‘Take courage, Charlotte, take courage’. - Anne Brontë’s final words to her sister Charlotte were ‘Take courage, Charlotte, take courage’, and they have proved to be inspirational not only to her ...
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A rare first edition copy of The Tenant of Wildfell Hall by former Mirfield governess, Anne Bronte is set to fetch around £7,000 when it comes up for auction.EDIT: Sold for £9,375 (€12,729) inc. premium.
The book, originally published in three volumes in June 1848 under Anne Bronte’s pseudonym Acton Bell, is expected to sell for between £6,000 and £8,000 at Bonhams in London on Wednesday.
It is part of a £1m library lovingly assembled over a lifetime by the late Hugh Selbourne, a Manchester physician. (Neil Atkinson)
Although born in Japan, and influenced by samurai culture in interesting ways, Ishiguro has lived in England since 1960, when he was five, and comes across as thoroughly English. Even before he spoke English, he enjoyed Westerns on television, and later, was hugely influenced by the novels of Charlotte Brontë, particularly Jane Eyre and Villette. (Doni M. Wilson)Playbill has a 'Cue & A' with musical theatre actress Ciara Renée:
Last book you read: “Jane Eyre.” I've got like 5 other books I've just started or I'm half-way through. (Matthew Blank)Bustle recommends 'The 14 Best Books To Read On Spring Break' and one of them is
Wildalone by Krassi ZourkovaIndieWire looks at '7 Clips That Define 'Mad Men,' And What the Cast Has to Say About Them'.
In a statement juxtaposing some of the most different works of literature in existence, Wildalone has been called a “bewitching blend of Twilight, The Secret History, Jane Eyre, and A Discovery of Witches.” Which is to say there is romance, mystery, and of course some magic, along with both Greek and Bulgarian mythology all wrapped up in this novel. Thea Slavin traveled from Eastern Europe to attend college at Princeton, and once there she falls into a love triangle with two brothers and discovers a family secret. (Caitlin White)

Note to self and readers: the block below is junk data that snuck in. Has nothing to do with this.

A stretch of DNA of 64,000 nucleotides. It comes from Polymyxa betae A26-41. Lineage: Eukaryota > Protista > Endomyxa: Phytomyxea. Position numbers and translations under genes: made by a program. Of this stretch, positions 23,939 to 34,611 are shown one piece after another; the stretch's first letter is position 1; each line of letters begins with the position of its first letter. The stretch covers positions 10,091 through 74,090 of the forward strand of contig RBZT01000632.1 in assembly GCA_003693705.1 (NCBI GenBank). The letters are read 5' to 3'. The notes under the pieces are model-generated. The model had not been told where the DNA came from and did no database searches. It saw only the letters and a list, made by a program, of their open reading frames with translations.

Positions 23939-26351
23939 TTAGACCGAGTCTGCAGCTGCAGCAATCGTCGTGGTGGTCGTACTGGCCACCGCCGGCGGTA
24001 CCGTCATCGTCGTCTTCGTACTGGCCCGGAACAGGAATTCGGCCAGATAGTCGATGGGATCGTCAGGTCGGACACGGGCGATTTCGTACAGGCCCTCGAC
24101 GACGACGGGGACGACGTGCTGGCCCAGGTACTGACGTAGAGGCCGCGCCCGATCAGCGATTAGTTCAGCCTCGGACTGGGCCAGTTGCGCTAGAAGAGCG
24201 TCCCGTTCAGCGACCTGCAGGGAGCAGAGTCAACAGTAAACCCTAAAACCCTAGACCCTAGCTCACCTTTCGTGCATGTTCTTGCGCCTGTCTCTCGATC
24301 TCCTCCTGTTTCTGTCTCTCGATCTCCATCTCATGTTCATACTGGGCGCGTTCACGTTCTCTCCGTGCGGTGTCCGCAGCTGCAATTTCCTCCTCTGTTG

What happens in the clip: Considered three seasons in the making, Betty finally confronts Don about his deeply-buried secrets -- all while his mistress, Suzanne Farrell (Abigail Spencer), is waiting outside for him. It's a tense, revelatory scene that marks the end of the Draper marriage and the first of many wake-up calls for Don. [...]PBS Newshour has an article on tuberculosis and defines it as
Weiner, meanwhile, explained how the scene exemplifies the series' core concern with class: [...]
Why did he want to be Don Draper? Because he got to put on that suit of armor. Why did she marry a man that she knew nothing about? Because he was that guy. Here, you strip it all away and you're from rural poverty. You're beneath me. You will never marry me and get into my class. Her aspirations are that, she feels incredibly duped. It's like 'Wuthering Heights' to me. We don’t have a lot of this in America, or we deny it. January knew right away that Betty was a snob, and that she was aspirational and a daddy’s girl, a little bit of a brat, and had been valued for her beauty. She brings that to it. (David Canfield)
the disease that carried away the poet John Keats and the scribbling Brontë sisters. (Dr Howard Markel)Well, probably not Charlotte.